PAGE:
SAVANNAH, Ga.—Soldiers of the 9th Infantry Regiment made a desperate retreat as North Korean troops closed in around them. A wounded, 18-year-old Army Pfc. Luther Herschel Story feared his injuries would slow down his company, so he stayed behind to cover their withdrawal.
Story’s actions in the Korean War on Sept. 1, 1950, would ensure he was remembered. He was awarded the Medal of Honor, the nation’s highest military honor, which is now displayed alongside his portrait at the National Infantry Museum, an hour’s drive from his hometown of Americus, Georgia.
But Story was never seen alive again, and his resting place long remained a mystery.
“In my family, we always believed that he would never be found,” said Judy Wade, Story’s niece and closest surviving relative.
That changed in April when the U.S. military revealed lab tests had matched DNA from Wade and her late mother to bones of an unidentified American soldier recovered from Korea in October 1950. The remains belonged to Story, a case agent told Wade over the phone. After nearly 73 years, he was coming home.
A Memorial Day burial with military honors was scheduled Monday at the Andersonville National Cemetery. A police escort with flashing lights escorted Story’s casket through the streets of nearby Americus on Wednesday after it arrived in Georgia.
“I don’t have to worry about him anymore,” said Wade, who was born four years after her uncle went missing overseas. “I’m just glad he’s home.”
Among those celebrating Story’s return was former President Jimmy Carter. When Story was a young boy, according to Wade, his family lived and worked in Plains on land owned by Carter’s father, James Earl Carter Sr.
Jimmy Carter, 98, has been under hospice care at his home in Plains since February. Jill Stuckey, superintendent of the Jimmy Carter National Historical Park, said she shared the news about Story with Carter as soon as she heard it.
“Oh, there was a big smile on his face,” Stuckey said. “He was very excited to know that a hero was coming home.”
Story grew up about 150 miles (241 kilometers) south of Atlanta in Sumter County, where his father was a sharecropper. As a young boy, Story, who had a keen sense of humor and liked baseball, joined his parents and older siblings in the fields to help harvest cotton. The work was hard, and it didn’t pay much.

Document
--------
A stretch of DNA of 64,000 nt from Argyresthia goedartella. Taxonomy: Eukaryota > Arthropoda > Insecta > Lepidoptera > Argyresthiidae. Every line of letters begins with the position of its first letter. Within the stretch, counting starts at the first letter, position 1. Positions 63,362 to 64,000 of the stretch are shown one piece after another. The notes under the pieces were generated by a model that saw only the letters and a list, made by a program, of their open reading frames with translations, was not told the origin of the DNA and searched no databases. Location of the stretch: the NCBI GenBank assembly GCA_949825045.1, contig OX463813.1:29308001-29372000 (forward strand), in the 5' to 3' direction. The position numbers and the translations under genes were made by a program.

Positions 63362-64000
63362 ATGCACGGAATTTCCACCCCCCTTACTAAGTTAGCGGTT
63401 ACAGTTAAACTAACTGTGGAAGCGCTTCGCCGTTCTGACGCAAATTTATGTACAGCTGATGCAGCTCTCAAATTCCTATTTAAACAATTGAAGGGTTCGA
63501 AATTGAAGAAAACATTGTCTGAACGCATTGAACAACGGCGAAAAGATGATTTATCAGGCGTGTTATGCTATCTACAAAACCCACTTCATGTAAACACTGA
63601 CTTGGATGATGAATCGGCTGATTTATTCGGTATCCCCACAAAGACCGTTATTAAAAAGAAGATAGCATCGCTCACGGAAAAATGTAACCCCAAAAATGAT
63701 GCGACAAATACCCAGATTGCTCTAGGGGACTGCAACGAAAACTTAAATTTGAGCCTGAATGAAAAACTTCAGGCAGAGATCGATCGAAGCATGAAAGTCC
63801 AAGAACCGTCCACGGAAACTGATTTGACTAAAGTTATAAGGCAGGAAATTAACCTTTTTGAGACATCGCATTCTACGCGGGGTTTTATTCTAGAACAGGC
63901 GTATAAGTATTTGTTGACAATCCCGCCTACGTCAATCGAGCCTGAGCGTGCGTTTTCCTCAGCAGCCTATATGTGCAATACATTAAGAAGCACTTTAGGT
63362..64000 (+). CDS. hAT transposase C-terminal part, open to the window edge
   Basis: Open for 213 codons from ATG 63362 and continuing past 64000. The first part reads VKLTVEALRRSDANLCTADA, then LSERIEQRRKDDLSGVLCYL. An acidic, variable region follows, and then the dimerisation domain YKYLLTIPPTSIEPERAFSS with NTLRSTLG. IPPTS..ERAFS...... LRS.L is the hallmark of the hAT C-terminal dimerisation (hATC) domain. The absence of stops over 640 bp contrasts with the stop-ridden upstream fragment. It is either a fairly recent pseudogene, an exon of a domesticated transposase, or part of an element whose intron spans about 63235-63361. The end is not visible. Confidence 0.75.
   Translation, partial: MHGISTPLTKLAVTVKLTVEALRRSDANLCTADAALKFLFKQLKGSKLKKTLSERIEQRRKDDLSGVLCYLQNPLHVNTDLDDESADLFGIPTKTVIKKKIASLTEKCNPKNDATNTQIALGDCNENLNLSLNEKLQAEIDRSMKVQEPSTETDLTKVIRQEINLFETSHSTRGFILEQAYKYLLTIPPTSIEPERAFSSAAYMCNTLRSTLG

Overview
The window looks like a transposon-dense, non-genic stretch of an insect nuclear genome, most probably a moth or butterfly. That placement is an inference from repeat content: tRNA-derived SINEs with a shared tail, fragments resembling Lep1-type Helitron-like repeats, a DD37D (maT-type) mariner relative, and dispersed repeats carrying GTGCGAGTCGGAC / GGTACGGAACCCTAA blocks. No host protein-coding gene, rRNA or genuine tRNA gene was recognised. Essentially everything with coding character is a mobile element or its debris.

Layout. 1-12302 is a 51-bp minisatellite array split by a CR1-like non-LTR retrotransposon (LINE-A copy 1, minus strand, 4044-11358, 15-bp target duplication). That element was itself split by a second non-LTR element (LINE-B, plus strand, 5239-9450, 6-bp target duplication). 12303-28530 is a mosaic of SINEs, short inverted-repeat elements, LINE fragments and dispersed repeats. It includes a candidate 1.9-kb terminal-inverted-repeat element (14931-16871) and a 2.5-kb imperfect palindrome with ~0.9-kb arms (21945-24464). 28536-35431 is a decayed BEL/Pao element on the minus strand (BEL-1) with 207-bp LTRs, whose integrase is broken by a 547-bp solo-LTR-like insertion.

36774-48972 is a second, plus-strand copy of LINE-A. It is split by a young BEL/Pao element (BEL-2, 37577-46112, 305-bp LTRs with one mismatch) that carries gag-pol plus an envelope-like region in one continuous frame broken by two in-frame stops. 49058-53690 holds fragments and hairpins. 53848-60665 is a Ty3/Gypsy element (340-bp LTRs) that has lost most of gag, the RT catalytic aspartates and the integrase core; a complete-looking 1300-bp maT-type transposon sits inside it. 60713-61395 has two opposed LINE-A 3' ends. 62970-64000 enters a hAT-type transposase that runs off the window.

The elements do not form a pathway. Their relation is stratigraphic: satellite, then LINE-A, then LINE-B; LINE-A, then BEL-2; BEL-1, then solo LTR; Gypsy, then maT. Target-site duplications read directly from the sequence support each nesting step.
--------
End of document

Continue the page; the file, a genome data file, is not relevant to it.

“Momma talked about eating sweet potatoes three times a day,” said Wade, whose mother, Gwendolyn Story Chambliss, was Luther Story’s older sister. “She used to talk about how at night her fingers would be bleeding from picking cotton out of the bolls. Everybody in the family had to do it for them to exist.”
The family eventually moved to Americus, the county’s largest city, where Story’s parents found better work. He enrolled in high school, but soon set his sights on joining the military in the years following World War II.
In 1948, his mother agreed to sign papers allowing Story to enlist in the Army. She listed his birthdate as July 20, 1931. But Wade said she later obtained a copy of her uncle’s birth certificate that showed he was born in 1932—which would have made him just 16 when he joined.
Story left school during his sophomore year. In the summer of 1950 he deployed with Company A of the 1st Battalion, 9th Infantry Regiment to Korea around the time the war began.
On Sept. 1, 1950, near the village of Agok on the Naktong River, Story’s unit came under attack by three divisions of North Korean troops that moved to surround the Americans and cut off their escape.
Story seized a machine gun and fired on enemy soldiers crossing the river, killing or wounding about 100, according to his Medal of Honor citation. As his company commander ordered a retreat, Story rushed into a road and threw grenades into an approaching truck carrying North Korean troops and ammunition. Despite being wounded, he continued fighting.
“Realizing that his wounds would hamper his comrades, he refused to retire to the next position but remained to cover the company’s withdrawal,” Story’s award citation said. “When last seen he was firing every weapon available and fighting off another hostile assault.”
Story was presumed dead. He would have been 18 years old, according to the birth certificate Wade obtained.
In 1951, his father received Story’s Medal of Honor at a Pentagon ceremony. Story was also posthumously promoted to corporal.
About a month after Story went missing in Korea, the U.S. military recovered a body in the area where he was last seen fighting. The unidentified remains were buried with other unknown service members at the National Memorial Cemetery of the Pacific in Hawaii.
According to the Defense POW/MIA Accounting Agency, more than 7,500 Americans who served in the Korean War remain missing or their remains have not been identified. That’s roughly 20 percent of the nearly 37,000 U.S. service members who died in the war.
Remains of the unknown soldier recovered near Agok were disinterred in 2021 as part of a broader military effort to determine the identities of several hundred Americans who died in the war. Eventually scientists compared DNA from the bones with samples submitted by Wade and her mother before she died in 2017. They made a successful match.
President Joe Biden announced the breakthrough April 26 in Washington, joined by South Korean President Yoon Suk Yeol.
“Today, we can return him to his family,” Biden said of Story, “and to his rest.”
By Russ Bynum